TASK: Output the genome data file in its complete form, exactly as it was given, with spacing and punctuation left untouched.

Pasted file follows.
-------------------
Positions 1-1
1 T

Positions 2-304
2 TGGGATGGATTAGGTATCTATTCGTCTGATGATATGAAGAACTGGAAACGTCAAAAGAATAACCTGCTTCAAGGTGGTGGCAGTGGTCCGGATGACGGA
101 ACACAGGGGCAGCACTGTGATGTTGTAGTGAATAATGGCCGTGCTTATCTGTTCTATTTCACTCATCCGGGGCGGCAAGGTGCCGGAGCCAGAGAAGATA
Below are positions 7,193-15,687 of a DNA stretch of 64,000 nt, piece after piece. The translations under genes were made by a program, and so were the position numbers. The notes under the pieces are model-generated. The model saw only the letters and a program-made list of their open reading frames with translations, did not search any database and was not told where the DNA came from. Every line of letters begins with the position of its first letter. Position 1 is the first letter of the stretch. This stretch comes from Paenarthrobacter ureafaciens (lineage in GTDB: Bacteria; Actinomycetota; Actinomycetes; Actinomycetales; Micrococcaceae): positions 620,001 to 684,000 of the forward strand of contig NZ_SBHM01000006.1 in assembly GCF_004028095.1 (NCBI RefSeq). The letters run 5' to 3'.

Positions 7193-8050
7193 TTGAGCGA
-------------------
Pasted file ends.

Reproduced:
Positions 1-1
1 T

Positions 2-304
2 TGGGATGGATTAGGTATCTATTCGTCTGATGATATGAAGAACTGGAAACGTCAAAAGAATAACCTGCTTCAAGGTGGTGGCAGTGGTCCGGATGACGGA
101 ACACAGGGGCAGCACTGTGATGTTGTAGTGAATAATGGCCGTGCTTATCTGTTCTATTTCACTCATCCGGGGCGGCAAGGTGCCGGAGCCAGAGAAGATA
Below are positions 7,193-15,687 of a DNA stretch of 64,000 nt, piece after piece. The translations under genes were made by a program, and so were the position numbers. The notes under the pieces are model-generated. The model saw only the letters and a program-made list of their open reading frames with translations, did not search any database and was not told where the DNA came from. Every line of letters begins with the position of its first letter. Position 1 is the first letter of the stretch. This stretch comes from Paenarthrobacter ureafaciens (lineage in GTDB: Bacteria; Actinomycetota; Actinomycetes; Actinomycetales; Micrococcaceae): positions 620,001 to 684,000 of the forward strand of contig NZ_SBHM01000006.1 in assembly GCF_004028095.1 (NCBI RefSeq). The letters run 5' to 3'.

Positions 7193-8050
7193 TTGAGCGA